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Remembering The 8 Children Who Died On 9/11

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children who died on 9/11

Today marks the 21st anniversary of the September 11, 2001 attacks on the United States, a day that changed our country forever.

Almost 3000 people died in the 9/11 attacks on The Twin Towers, The Pentagon, and Flight 93, which crash-landed in Pennsylvania.

September 11th is now a day of mourning Americans spend remembering the many innocent people who died, including eight children whose stories are often forgotten.

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The children who died on that day age ranged from 2 to 11 years old, and while one can only imagine what their last moments were like, we honor their memories by remembering the stories of their far too brief lives.

These are the stories of the 8 children who died in the 9/11 attacks.

  • Christine Lee Hanson, 2

Christine was two years old when she headed onto United Airlines Flight 175 in Boston towards California. The youngest child to die in the September 11 attacks, she was from Groton, Massachusetts.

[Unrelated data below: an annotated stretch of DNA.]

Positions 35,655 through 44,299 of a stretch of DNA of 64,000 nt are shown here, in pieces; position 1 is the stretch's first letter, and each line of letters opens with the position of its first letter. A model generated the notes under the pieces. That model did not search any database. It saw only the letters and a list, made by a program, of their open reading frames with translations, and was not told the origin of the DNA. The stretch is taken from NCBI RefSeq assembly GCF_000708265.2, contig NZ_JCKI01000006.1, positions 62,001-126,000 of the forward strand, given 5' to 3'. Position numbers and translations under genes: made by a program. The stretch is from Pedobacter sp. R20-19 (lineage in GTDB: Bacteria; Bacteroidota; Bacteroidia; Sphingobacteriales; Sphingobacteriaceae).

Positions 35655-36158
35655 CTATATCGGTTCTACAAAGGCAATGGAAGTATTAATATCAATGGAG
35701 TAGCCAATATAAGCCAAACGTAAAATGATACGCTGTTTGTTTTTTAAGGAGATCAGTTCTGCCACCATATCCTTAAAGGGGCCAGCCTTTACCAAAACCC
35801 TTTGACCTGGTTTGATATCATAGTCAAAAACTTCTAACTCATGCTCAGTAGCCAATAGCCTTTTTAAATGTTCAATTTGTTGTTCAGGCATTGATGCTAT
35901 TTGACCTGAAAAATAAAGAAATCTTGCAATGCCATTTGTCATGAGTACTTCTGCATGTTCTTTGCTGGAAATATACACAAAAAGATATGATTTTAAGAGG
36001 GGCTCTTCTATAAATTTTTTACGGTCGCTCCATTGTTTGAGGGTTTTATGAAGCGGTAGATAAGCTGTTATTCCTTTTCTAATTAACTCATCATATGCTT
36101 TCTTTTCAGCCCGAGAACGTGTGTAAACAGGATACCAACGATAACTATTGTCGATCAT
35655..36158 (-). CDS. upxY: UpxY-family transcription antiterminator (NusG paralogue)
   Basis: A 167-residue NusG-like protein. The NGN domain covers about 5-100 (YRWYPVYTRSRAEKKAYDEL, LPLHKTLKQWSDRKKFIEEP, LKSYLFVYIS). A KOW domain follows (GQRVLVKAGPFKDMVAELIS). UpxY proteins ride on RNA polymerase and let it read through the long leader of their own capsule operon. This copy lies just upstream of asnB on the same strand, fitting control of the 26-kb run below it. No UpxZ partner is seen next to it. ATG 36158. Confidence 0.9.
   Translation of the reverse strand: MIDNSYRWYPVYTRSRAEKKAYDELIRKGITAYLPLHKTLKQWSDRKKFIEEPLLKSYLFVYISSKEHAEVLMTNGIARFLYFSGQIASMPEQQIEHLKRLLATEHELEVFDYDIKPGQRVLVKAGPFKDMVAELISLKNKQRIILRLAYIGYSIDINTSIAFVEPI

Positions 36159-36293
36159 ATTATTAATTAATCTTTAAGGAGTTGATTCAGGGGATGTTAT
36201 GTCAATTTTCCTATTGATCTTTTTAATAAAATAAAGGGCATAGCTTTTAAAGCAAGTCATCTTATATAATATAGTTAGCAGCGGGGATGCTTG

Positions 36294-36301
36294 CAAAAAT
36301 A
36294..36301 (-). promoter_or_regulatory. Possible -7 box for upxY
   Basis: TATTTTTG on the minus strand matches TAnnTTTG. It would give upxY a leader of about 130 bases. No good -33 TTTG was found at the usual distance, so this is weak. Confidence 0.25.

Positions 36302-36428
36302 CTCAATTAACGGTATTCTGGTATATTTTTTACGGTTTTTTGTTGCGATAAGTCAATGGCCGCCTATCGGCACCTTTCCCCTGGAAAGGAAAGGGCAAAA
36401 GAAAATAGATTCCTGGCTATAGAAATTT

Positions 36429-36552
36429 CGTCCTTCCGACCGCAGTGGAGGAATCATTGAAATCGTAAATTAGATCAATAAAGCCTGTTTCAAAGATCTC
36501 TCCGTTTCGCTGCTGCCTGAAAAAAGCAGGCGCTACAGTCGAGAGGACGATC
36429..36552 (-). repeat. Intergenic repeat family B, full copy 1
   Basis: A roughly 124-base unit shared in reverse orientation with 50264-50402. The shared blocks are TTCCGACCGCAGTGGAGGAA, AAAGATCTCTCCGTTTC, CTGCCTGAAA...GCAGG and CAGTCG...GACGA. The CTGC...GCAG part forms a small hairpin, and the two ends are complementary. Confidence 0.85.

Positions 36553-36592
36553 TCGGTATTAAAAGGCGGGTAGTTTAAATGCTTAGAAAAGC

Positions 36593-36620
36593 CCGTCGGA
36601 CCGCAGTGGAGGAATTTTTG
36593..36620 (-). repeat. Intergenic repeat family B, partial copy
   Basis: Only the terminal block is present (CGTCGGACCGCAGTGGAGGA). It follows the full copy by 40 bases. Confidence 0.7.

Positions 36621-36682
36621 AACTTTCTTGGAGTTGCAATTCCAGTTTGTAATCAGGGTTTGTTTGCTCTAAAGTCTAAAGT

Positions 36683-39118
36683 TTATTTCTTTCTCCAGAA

Christine was said to be a bright and busy toddler

She was headed to Los Angeles with her parents Peter, 32, and Sue Kim Hanson, 35, who were taking her on her first trip to Disneyland. It was also her first trip on an airplane.

Peter was able to call Christine's grandpa, World War II veteran, Lee Hanson, a World War II veteran, to say goodbye on behalf of himself and his family.

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  • David Gamboa-Brandhurst, 3

On the same flight, 3-year-old David Gamboa-Brandhurst was traveling home to Los Angeles, California with his 'Daddy' and 'Poppy' after a fun trip visiting family in Cape Cod.